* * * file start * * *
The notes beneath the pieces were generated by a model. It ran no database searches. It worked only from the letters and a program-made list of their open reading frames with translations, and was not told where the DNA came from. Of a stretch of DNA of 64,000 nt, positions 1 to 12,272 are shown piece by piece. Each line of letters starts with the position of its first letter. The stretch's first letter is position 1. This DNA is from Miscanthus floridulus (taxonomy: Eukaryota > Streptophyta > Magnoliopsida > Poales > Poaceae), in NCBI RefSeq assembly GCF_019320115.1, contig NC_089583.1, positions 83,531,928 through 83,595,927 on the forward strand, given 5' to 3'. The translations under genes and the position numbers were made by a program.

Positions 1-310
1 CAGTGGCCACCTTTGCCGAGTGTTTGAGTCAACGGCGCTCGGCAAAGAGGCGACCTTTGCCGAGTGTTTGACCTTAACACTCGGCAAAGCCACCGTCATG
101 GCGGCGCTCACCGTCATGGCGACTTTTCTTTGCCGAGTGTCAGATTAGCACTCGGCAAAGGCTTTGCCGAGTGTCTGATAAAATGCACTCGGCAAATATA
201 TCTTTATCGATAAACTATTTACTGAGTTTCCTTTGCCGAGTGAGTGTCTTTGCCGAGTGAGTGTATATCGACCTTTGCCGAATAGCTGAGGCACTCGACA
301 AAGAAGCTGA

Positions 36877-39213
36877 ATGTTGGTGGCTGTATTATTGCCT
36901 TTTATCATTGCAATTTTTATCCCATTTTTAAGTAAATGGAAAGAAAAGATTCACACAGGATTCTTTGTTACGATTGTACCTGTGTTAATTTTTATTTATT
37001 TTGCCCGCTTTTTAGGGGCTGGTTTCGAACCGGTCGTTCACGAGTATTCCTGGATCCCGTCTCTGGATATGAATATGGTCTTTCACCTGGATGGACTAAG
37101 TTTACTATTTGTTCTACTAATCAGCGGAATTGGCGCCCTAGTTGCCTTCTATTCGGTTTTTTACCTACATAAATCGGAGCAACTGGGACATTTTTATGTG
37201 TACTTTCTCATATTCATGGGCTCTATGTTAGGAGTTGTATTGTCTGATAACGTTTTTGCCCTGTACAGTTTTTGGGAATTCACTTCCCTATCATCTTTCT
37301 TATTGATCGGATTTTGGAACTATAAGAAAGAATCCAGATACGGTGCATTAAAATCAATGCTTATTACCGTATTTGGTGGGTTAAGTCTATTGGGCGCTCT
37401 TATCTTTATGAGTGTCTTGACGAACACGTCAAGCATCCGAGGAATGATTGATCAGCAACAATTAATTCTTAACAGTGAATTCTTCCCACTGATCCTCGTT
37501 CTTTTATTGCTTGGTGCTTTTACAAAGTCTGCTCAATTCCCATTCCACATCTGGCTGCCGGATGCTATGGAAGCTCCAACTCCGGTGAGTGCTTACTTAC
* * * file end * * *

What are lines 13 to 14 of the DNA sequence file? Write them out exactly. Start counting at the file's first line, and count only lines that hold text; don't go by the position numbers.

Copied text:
37301 TATTGATCGGATTTTGGAACTATAAGAAAGAATCCAGATACGGTGCATTAAAATCAATGCTTATTACCGTATTTGGTGGGTTAAGTCTATTGGGCGCTCT
37401 TATCTTTATGAGTGTCTTGACGAACACGTCAAGCATCCGAGGAATGATTGATCAGCAACAATTAATTCTTAACAGTGAATTCTTCCCACTGATCCTCGTT